Friday, May 1, 2020

Valerie Hansen's "The Year 1000"

Valerie Hansen teaches Chinese and world history at Yale, where she is professor of history. In the course of writing The Year 1000: When Explorers Connected the World-and Globalization Began, she traveled to some twenty different countries and was a visiting scholar at Xiamen University in China, University of Birmingham in the United Kingdom, and the Coll├Ęge de France in Paris.

Having lived in China for six plus years, Hansen has visited at least 300 temples, climbed the Great Wall multiple times (once during a lightning storm), and posed next to the Terracotta Warriors eleven times. (All this in the company of her husband and three children.)

Her books include The Silk Road: A New History, The Open Empire: A History of China to 1800, Negotiating Daily Life in Traditional China, Changing Gods in Medieval China, 1127-1279, and Voyages in World History (co-authored with Kenneth R. Curtis).

Hansen applied the “Page 99 Test” to The Year 1000 and reported the following:
Multiple rulers in Europe, Africa, and Asia converted to world religions around the year 1000, and page 99 focuses on Vladimir of Rus, who weighed the pros and cons of Judaism, Islam, Roman Christianity, and Byzantine Orthodoxy. Vladimir rejected the Roman Christianity of the Ottonian kings of Germany, and this page explains possible problems with this source and why we should accept its version of events:
But even if the entire account is an invented story written to explain what happened—whose religion could Vladimir accept if not that of his immediate neighbor, the Byzantines?—it still shows the types of information about religion circulating soon after 1000, when the Primary Chronicle took shape. And we do have outside confirmation—from an Islamic account—that a Rus ruler named “Vladimir” sent four kinsmen to the ruler of Khwarazm asking for information about Islam. This external source shows that Vladimir actively sought information about the various belief systems of his neighbors as he wrestled with the decision of which one to convert to. [This passage is directly from p. 99]
One of the book’s major themes—the spread of religions—shapes page 99. Vladimir’s choice of Byzantine Orthodoxy is one of the best-documented instances of conversion around the year 1000. As rulers forged new alliances, many gave up their local deities and made the decision to convert to the belief system of a more powerful neighbor. Northern and Eastern Europe became Christian, the realm of Islam expanded east into Central Asia and west into West Africa, and Buddhism and Hinduism spread into Southeast Asia. Some ninety-two percent of the world's believers today subscribe to the teachings of these four religions, all of which gained ascendance in 1000.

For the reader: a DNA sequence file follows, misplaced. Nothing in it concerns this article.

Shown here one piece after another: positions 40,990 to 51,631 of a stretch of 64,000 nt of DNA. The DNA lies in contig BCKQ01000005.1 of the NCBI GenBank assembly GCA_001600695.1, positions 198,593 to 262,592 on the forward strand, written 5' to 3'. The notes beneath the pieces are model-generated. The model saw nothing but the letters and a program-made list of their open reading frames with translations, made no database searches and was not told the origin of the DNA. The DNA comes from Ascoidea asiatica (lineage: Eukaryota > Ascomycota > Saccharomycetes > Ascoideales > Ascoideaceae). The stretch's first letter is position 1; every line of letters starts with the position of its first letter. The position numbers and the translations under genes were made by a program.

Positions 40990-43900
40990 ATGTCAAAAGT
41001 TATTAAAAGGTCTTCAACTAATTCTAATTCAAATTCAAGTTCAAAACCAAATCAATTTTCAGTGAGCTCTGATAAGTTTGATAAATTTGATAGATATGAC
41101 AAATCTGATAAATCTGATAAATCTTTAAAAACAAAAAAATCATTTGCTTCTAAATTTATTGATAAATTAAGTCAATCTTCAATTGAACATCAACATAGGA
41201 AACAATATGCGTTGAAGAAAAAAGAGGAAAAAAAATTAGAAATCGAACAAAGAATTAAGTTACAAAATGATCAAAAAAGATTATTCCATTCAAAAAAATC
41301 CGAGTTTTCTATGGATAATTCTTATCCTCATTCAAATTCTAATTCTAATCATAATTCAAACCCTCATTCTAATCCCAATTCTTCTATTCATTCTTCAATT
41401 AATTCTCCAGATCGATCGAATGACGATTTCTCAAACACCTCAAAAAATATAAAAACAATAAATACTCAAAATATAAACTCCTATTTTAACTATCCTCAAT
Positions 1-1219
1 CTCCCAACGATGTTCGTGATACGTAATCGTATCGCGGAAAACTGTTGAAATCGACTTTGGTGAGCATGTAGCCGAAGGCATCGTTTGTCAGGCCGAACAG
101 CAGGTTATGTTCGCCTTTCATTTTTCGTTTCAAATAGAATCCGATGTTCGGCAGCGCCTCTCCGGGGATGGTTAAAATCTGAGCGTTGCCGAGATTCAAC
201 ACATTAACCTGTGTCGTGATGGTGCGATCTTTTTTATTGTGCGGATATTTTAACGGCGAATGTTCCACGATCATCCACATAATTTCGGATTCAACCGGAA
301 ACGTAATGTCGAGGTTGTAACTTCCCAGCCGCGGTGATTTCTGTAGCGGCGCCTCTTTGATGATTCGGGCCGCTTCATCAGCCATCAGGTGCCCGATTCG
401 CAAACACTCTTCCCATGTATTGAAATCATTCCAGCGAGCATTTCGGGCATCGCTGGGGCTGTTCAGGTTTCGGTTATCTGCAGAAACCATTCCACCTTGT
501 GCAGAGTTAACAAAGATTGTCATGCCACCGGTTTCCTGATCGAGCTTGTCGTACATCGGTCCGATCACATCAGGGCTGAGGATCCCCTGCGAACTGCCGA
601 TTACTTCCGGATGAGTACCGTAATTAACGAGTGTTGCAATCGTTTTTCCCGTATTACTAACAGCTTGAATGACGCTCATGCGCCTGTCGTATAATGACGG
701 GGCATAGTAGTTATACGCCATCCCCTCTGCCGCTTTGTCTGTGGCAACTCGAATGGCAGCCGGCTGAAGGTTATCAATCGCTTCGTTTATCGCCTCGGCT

Religious teachings were able to move around the world because of the pathways that opened up around 1000. Viking, Polynesian, and Chinese mariners crossed the Atlantic, Pacific, and Indian Oceans at the same time as new land routes connected the different regions in the Americas and Africa. For the first time, many of the world’s occupants realized that they had neighbors.

Along with religious teachings, merchants and objects traveled along these routes. In the Americas, for example, the Maya, based in the Yucatan Peninsula, traded chocolate and brightly colored macaw and parrot feathers (and the occasional live caged bird) for the turquoise of Chaco Canyon, New Mexico, some two thousand miles away.

The ongoing demand for slaves in Constantinople (modern Istanbul), Baghdad, Cairo, and other cities resulted in the forced movement of over ten million people from Africa, Eastern Europe, and Central Asia—hundreds of years before the trans-Atlantic slave trade began.

Globalization really began in 1000. The changes of 1000 affected both those who went to new places (traders, explorers, slaves) as well as those who stayed home (religious change, riots, onerous labor conditions to produce goods for overseas markets).

Europeans didn’t invent globalization. They changed and augmented what had been there since 1000. If globalization hadn’t yet begun in the Americas, Asia, and Africa, Europeans wouldn’t have been able to penetrate the markets in so many places as quickly as they did after 1492.
Visit Valerie Hansen's website.

The Page 99 Test: The Silk Road.

--Marshal Zeringue